The Pryor Times


March 26, 2013

Guns, guns and more guns

It was busy last week at the Capitol with all of the House bills being heard before the deadline. Any bill that did not get heard is dead for this session, which is one of the reasons we can start with more than two thousand bills and end up with less than 25 percent becoming law.

While not a proponent of arming teachers in school, I did vote for a bill that would allow CLEET-certified school personnel to act as special reserve school resource officers. These volunteers from the schools would have a special, sworn law-enforcement status and would serve as armed security in their local schools and at school events. The local school boards will make the decision on whether or not to participate and who the volunteers would be. The certification would require a minimum of 120 hours of training at the law enforcement academy. I think it is a sad commentary that we have evolved to a society that has to spend precious education dollars on law enforcement in our schools. I voted for the bill because it is optional and each school board decides whether or not they want to participate. I am a fan of local control rather than the state dictating such matters. The issue now moves to the Senate for their consideration.

A measure making it possible to renew a license to carry a firearm online passed the House. The bill is intended to make the application and renewal of the license created by the Oklahoma Self Defense Act more convenient. The measure passed 90-3 and advances to the Senate.

While I am a strong proponent of our Second Amendment right to bear arms, I voted against the so-called “Firearms Freedom Act.” The legislation, which passed, would allow firearms that were manufactured and remain in the state of Oklahoma to be free of any federal laws, taxation or regulation. My “no” vote was because the author of this measure could not tell me if purchasers of these weapons would still be subject to the current background and mental health screening, which I support. In spite of my no vote, the measure passed 79-12 and moves to the Senate.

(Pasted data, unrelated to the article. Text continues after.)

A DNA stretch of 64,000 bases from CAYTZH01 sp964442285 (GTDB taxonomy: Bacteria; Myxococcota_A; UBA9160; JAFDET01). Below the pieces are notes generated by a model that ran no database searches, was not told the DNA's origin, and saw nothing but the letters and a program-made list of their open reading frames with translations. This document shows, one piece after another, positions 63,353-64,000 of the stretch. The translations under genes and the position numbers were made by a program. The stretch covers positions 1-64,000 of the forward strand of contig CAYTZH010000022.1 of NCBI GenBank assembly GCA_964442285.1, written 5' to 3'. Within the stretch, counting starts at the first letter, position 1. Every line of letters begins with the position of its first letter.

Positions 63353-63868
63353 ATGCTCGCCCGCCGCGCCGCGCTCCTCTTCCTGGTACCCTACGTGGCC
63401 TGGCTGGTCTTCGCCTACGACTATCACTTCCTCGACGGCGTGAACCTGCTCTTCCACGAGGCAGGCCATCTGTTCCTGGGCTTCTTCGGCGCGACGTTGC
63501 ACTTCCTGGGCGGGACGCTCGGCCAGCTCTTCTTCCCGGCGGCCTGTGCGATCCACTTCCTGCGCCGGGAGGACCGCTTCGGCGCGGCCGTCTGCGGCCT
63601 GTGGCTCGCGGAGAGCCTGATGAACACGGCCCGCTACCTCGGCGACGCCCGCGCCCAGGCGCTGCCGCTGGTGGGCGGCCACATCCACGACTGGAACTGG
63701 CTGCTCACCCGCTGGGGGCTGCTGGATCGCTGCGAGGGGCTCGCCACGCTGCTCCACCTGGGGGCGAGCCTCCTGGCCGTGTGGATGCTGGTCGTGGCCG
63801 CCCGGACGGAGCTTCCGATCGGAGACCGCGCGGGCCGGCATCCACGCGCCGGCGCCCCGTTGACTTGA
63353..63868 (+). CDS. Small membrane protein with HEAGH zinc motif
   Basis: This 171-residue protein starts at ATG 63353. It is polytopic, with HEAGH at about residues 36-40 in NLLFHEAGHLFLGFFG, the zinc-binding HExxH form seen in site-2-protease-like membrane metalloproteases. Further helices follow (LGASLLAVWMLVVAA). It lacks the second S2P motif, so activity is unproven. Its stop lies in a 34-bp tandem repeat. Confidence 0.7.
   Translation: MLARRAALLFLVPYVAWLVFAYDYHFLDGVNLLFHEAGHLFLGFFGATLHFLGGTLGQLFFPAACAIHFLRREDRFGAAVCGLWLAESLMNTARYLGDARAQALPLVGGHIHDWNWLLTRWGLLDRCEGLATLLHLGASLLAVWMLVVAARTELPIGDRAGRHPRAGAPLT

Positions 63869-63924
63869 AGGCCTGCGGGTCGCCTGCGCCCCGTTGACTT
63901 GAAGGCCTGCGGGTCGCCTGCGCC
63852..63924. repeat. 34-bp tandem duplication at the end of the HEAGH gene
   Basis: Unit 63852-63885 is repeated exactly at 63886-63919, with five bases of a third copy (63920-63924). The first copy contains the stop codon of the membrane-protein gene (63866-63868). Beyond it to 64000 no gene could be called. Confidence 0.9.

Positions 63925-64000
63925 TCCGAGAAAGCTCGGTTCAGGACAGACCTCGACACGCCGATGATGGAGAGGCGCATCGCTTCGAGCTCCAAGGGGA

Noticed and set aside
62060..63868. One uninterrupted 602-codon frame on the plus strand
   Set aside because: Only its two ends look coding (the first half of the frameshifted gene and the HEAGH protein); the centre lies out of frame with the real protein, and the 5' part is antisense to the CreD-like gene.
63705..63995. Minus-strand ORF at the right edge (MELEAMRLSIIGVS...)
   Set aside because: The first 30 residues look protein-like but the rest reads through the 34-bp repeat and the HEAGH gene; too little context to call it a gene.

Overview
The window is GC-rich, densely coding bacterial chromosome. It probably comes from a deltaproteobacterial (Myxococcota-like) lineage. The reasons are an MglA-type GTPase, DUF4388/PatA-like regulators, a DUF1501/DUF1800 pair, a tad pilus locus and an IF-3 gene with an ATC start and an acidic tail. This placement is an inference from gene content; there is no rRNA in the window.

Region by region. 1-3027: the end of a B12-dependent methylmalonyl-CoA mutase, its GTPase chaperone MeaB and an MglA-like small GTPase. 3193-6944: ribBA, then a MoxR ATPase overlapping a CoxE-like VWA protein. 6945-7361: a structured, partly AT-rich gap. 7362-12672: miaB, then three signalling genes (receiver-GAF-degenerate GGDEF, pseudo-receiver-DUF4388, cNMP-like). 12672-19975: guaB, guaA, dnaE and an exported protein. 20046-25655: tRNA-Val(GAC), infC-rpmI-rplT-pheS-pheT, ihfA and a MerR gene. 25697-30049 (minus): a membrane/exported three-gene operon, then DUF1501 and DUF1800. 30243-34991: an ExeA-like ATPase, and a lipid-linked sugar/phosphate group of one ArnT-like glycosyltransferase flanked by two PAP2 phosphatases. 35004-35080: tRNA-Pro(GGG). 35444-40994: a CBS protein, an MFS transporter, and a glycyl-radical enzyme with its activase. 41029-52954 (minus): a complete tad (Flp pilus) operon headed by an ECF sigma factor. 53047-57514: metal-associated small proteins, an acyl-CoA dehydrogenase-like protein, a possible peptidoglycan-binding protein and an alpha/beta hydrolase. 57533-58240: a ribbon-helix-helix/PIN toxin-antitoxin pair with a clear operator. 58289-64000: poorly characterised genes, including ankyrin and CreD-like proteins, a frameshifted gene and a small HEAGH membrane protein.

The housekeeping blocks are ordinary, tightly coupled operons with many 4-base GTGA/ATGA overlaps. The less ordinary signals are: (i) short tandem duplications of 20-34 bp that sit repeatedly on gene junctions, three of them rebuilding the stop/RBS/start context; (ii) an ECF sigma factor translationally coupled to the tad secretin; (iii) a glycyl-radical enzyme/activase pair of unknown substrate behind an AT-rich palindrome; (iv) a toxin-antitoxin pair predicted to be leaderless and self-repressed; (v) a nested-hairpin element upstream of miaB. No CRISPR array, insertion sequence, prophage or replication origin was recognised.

Legislation also is out of the House and headed to the Senate that would give private schools the ability to set policy in regard to firearms. The author said private schools would be able to arm teachers to defend the school if they so choose. As you can see, there are a lot of bills out here that are a knee-jerk reaction to the school shooting tragedy that occurred in Connecticut last December.

A measure lowering the state income tax from a maximum of 5.25 percent to 5 percent passed the House. The bill is a work in progress. While I voted for this preliminary measure, I have advised the governor’s office that I cannot support an income tax cut unless we can also give a pay raise to our state employees, who haven’t had one in more than six years, and our teachers, who are some of the lowest paid in the nation. The tax cut would amount to less than $9 per month for most families. We will see what happens with this issue between now and the end of May, when the Legislature adjourns.

Finally, I enthusiastically voted for a measure that would require welfare recipients between the ages 18 to 50, who are not disabled or raising a child, to perform at least 20 hours of work activities as a condition of receiving food stamps. The measure passed overwhelmingly and is now in the Senate.

It is an honor and a privilege

to serve as your state representative.

I can be reached at dougcox@ or (405) 557-7415.

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